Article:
The commandline utility
dd is a core tool which I use very often to achieve different things. Right now I’m writing an Raspberry Pi image to a SD card. The problem with
dd is that it does not print any status information during runtime. And here comes the trap for young players: the trick using
dd -USR1 [pid] does not print status information on Mac OS. It terminates
Writing an image to an SD card on Mac OS is very simple assuming that you’ve opened the Terminal.app and stay in the directory where the image file is stored.
diskutil listto get a list of all storage devices connected to your computer. Get the device name like
/dev/disk3from the list - use the size of the device as identifying property.
diskutil unmountDisk [device name]to detach the device from the file system.
- Use the command
sudo dd if=[image filename] of=[device name] bs=1024to write the image to the sd card. Be aware of the fact that this command overwrites all contents of the SD card. So make sure that you’ve selected the right device name.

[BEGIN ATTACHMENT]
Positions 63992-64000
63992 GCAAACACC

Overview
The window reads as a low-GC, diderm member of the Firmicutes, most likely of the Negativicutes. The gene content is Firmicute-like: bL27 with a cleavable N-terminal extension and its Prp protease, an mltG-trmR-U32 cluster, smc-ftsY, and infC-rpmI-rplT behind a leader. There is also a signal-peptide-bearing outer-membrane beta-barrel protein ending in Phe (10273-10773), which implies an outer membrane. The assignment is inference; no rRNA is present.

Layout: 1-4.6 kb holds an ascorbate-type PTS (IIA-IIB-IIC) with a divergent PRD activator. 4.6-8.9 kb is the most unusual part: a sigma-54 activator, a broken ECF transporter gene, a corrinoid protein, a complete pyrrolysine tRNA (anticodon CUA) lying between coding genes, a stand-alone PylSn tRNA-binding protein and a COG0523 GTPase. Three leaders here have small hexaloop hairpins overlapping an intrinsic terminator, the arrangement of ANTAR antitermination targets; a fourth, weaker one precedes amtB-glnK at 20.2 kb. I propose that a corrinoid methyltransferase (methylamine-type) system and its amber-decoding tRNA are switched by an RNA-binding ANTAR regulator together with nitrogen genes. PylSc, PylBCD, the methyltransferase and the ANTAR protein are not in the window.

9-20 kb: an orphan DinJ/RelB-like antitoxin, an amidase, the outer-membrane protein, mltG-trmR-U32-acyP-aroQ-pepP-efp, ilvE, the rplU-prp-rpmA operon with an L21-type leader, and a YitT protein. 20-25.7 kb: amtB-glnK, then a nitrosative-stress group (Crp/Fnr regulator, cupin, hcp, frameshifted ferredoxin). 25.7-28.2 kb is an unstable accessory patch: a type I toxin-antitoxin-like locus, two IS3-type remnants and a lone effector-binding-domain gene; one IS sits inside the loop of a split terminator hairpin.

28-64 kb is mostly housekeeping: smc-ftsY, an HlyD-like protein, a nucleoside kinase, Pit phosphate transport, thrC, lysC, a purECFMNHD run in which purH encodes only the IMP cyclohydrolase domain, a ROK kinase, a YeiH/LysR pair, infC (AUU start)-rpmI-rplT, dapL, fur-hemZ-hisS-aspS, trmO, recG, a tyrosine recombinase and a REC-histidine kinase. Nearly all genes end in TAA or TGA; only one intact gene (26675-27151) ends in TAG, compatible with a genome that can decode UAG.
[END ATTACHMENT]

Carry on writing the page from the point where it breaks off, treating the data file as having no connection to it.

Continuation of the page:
Step three might now take some time. To let
dd print the progress you simply need to know this command:
sudo kill -SIGINFO [pid]. That’s all it is! Simply replace
SIGINFO and you’re back on track.
ps ax | grep dd to get the PID of the
dd process and don’t use the PID of the sudo process.
Tip 2: when your device is
/dev/disk# use the command
sudo dd if=[image filename] of=/dev/rdisk# bs=1024. This will enable a much higher transfer rate since you use the raw disk
rdisk. A BSD thing you need to know.